Oh, I know that running the Boston Marathon is on the bucket list for most marathoners. It’s like passing the GRE with high enough scores to get into whichever grad school you want to attend, or getting on the New York Times Best Sellers list so that publishers are begging to give you a huge advance for your next book. It’s Mecca, the once-in-a-lifetime pilgrimage every lover of running dreams about.

And to tell you the truth, I get it (even though I’d have to be about 75-years-old to qualify at my current pace). I’ve thought about trying to get onto a charity team one of these years and making the trek, once again, to Massachusetts—this time to register myself for the big event. But why? I mean, isn’t a marathon just 26.2 miles any way you slice it?

Well, for those competitive runners like my husband, I imagine Boston is about proving yourself a true and serious runner, but even for the back-o’-the-packers like me, Boston is an extraordinary experience. I’ve been out twice as Bill’s (proud) cheerleader. This year I screamed and clapped and Tweeted as the race progressed, throwing myself into the excitement with a vengence.  I spent at least five hours on my feet, standing between miles 16 and 17, watching as first the wheelchair participants came through, then the elite runners, and finally the regular people made their way through.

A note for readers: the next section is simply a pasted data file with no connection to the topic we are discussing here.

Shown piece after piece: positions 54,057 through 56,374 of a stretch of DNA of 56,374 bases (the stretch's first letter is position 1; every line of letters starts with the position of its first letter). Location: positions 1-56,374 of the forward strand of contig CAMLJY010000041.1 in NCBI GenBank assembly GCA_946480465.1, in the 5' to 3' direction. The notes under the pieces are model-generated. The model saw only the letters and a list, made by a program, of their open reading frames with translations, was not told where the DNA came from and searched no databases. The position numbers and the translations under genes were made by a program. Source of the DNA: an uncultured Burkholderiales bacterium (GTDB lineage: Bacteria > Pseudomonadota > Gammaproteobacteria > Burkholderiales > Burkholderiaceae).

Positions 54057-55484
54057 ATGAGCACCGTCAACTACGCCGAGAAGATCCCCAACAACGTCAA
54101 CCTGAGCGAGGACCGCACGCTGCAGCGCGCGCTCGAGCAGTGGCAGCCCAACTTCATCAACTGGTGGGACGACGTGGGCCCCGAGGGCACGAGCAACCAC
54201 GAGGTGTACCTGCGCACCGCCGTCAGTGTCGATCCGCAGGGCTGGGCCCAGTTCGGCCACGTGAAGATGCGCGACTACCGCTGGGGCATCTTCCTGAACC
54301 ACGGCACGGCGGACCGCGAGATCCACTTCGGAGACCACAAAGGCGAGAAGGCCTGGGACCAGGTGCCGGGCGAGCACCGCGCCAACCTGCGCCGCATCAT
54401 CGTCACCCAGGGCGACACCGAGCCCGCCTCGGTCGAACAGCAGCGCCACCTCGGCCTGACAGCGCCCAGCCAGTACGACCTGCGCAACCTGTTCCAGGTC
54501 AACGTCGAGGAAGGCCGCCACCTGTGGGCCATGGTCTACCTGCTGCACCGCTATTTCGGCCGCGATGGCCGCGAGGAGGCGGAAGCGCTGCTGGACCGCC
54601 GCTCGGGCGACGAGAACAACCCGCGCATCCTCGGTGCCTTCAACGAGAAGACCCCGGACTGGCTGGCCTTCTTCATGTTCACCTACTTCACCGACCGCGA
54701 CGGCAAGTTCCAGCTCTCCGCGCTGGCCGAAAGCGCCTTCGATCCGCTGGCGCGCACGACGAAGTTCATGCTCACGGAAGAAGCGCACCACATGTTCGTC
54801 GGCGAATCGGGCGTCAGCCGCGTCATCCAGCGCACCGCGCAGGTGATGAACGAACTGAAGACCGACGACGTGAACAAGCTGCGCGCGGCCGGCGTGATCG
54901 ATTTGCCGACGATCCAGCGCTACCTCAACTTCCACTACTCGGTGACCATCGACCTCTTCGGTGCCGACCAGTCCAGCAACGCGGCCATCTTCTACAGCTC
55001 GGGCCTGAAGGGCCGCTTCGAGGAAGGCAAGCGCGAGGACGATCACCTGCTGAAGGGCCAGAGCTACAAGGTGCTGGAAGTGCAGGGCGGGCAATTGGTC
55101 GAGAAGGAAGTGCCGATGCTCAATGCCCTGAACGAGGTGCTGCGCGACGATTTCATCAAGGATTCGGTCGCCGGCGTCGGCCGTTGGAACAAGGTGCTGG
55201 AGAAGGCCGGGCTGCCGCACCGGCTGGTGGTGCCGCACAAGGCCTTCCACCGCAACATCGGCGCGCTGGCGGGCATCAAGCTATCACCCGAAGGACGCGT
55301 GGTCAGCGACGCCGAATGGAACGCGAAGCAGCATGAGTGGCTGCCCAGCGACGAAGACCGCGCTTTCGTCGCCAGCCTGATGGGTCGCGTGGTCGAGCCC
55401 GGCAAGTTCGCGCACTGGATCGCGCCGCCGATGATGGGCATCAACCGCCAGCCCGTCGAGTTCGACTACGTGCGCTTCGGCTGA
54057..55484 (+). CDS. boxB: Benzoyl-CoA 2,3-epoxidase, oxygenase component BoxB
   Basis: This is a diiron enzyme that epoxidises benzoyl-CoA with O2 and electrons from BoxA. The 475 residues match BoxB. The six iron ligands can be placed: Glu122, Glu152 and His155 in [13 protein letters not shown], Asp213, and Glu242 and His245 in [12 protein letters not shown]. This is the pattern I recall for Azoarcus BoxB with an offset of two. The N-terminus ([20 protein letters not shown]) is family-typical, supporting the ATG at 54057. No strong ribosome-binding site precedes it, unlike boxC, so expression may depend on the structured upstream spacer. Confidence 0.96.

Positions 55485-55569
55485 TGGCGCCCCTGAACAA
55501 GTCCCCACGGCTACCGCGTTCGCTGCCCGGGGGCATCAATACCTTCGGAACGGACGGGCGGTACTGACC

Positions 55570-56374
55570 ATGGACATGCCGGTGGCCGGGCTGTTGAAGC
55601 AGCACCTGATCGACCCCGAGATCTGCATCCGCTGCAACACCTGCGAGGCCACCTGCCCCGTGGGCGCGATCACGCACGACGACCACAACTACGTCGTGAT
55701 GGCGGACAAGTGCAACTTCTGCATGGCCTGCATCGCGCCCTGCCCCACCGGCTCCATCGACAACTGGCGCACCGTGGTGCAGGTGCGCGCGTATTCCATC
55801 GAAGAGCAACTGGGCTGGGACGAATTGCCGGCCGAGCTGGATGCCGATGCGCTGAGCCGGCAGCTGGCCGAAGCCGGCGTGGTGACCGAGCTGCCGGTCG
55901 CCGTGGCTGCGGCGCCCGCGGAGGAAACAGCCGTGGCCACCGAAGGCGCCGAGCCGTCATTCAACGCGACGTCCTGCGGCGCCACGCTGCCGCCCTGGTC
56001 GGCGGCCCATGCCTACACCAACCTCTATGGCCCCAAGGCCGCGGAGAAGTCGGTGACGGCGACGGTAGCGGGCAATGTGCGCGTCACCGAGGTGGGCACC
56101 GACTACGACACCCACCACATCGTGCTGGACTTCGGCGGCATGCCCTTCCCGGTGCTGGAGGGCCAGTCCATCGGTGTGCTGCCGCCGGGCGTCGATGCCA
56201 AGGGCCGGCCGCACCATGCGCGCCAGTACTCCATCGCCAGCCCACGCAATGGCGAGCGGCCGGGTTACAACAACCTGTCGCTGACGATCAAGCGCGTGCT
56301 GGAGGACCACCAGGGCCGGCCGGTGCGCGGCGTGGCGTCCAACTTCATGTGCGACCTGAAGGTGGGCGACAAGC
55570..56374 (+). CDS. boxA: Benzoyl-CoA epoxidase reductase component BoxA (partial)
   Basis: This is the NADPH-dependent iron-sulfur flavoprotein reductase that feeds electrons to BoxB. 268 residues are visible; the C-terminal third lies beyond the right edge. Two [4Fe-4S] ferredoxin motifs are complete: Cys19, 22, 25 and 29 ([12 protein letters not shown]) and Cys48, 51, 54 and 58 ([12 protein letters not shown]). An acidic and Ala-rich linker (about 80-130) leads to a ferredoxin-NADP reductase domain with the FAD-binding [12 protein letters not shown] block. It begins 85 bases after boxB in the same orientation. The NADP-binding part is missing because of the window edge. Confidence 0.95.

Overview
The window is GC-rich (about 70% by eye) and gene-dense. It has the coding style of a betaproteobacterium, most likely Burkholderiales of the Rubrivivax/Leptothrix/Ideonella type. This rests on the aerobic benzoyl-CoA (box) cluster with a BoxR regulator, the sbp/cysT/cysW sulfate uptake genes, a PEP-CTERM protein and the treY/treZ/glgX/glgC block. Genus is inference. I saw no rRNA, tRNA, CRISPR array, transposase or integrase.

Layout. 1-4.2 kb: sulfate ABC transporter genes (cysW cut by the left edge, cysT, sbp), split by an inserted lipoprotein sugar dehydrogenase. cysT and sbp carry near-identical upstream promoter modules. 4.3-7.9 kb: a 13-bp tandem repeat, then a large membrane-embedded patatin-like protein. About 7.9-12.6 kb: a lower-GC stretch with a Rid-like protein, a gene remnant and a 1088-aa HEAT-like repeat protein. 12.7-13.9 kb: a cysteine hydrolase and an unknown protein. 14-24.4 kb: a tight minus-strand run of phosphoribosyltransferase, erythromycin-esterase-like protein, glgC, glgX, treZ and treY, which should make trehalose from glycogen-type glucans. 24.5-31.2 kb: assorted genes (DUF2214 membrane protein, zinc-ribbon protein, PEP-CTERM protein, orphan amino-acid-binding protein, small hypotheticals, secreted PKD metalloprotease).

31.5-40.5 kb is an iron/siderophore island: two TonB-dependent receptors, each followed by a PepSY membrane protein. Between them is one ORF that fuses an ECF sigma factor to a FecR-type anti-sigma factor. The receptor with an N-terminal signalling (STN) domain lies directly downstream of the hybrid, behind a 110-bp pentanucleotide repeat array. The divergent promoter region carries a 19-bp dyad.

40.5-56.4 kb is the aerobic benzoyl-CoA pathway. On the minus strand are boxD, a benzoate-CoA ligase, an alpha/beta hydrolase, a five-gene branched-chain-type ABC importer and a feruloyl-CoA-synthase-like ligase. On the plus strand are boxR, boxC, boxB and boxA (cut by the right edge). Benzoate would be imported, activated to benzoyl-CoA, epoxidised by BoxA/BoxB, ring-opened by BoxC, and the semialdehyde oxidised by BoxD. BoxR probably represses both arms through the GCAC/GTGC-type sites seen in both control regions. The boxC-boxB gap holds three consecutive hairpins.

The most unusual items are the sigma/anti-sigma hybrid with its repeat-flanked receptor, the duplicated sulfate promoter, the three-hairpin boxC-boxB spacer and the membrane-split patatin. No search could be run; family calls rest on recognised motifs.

The elite men - Boston 2011

As I stood there, I sent out Tweets about what I was seeing and my pal, Brandon in Washington State, Tweeted me back with details I couldn’t get on my oldish cell phone about who was leading and when Bill hit the halfway point.

Bill after the race

When Bill finally came across the line at 3:47:43, Brandon sent me a text to tell me he’d crossed the line and I jumped for joy. The bummer in Boston is that you can’t really access the finish line, so I had to celebrate alone until (almost an hour after finishing) Bill made his way through the recovery area to the family meeting point. He looked a little ragged and worn out, as you might expect after any marathon. Apparently, he’d run a good first half, but had started a little faster than he meant to. After kissing three of the Welsely women and me, he felt nauseous (not because of the kisses, I trust) and had to stop to throw up. But he pulled through and finished with a qualifying time for next year!!! What a trouper.

Bham Boys in Boston: Bill Pech, John Schick and Paul Ricci

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